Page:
It seems that food waste is having a moment.
When we launched I Value Food a year ago, we knew the food waste issue was starting to get more attention, but we couldn’t foresee the tremendous progress the movement would make in 12 months. Looking back, 2015 may go down in history as the year Americans finally looked eye-to-eye with the 70-billion-pound mountain of food waste and decided to dismantle it.
Did you know that most grocery stores won’t buy bell peppers that can’t stand up straight? Strict produce cosmetic standards require peppers to have a perfect bell shape. “If you put it on a table and it tips over onto its side, it’s going to be rejected,” says Ben Simon.
Simon is one of the founders of Imperfect Produce, a startup we’ve recently added to our portfolio of investments. The San Francisco business sources cosmetically imperfect produce from farms and sells it in affordable weekly subscription boxes. In addition to moving this food back onto our plates, they are recovering the energy, water, and other resources used to grow all of that so called “ugly’ produce.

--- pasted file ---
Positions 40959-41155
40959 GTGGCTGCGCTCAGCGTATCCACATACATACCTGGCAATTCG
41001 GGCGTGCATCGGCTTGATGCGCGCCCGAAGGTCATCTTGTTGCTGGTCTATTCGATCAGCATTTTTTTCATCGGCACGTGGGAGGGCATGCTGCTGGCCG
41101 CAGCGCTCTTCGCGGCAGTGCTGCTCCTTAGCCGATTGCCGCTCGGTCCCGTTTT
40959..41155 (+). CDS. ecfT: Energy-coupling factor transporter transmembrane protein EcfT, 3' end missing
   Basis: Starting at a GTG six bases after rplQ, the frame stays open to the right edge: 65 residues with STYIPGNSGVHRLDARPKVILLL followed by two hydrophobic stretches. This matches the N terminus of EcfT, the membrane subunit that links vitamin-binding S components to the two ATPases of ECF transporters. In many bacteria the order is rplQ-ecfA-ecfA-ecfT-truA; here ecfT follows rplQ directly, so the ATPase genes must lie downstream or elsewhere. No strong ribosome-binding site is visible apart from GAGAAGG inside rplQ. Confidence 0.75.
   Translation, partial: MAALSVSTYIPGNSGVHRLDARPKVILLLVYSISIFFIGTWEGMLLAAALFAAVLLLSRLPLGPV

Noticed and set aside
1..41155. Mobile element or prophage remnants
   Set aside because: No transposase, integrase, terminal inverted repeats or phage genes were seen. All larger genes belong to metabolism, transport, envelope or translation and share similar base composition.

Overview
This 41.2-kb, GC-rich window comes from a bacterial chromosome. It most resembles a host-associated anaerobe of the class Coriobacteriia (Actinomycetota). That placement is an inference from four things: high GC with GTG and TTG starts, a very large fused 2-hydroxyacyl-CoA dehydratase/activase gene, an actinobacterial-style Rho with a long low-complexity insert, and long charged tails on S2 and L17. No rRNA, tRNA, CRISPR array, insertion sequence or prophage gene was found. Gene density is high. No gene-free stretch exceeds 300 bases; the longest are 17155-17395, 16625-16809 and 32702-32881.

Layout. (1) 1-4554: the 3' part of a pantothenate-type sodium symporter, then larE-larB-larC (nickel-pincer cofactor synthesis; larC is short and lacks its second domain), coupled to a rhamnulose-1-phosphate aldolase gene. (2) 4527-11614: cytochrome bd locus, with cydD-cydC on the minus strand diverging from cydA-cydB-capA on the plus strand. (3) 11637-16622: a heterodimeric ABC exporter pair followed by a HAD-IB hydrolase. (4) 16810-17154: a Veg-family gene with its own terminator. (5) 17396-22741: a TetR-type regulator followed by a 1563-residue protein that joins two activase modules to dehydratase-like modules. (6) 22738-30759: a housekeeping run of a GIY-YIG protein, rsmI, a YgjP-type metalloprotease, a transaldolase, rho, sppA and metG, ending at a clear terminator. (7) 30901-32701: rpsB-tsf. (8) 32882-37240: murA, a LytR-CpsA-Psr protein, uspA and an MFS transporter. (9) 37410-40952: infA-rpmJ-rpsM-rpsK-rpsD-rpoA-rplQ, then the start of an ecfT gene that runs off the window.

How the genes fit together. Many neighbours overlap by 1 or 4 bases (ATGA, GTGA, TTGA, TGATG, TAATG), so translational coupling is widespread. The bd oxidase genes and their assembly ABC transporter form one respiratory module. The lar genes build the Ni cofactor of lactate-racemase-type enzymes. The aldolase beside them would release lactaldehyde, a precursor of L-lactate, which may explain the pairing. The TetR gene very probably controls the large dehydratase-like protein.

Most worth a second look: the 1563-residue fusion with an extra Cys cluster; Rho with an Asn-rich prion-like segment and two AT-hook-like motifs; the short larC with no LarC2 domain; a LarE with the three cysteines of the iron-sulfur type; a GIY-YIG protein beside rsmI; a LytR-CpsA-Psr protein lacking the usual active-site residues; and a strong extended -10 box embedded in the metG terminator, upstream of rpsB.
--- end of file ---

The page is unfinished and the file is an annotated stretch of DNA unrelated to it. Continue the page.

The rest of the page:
In recent years, an international movement to embrace “ugly” produce has taken root. The idea is simple – by using the edible, but slightly less beautiful fruits and vegetables that are typically discarded, we can decrease food waste and feed more people. Some of the U.K.’s biggest supermarkets have embraced this concept. Here in the states, while some charities and food banks have been doing this kind of work for years, many American businesses are just starting to consider the problem and potential of ugly produce.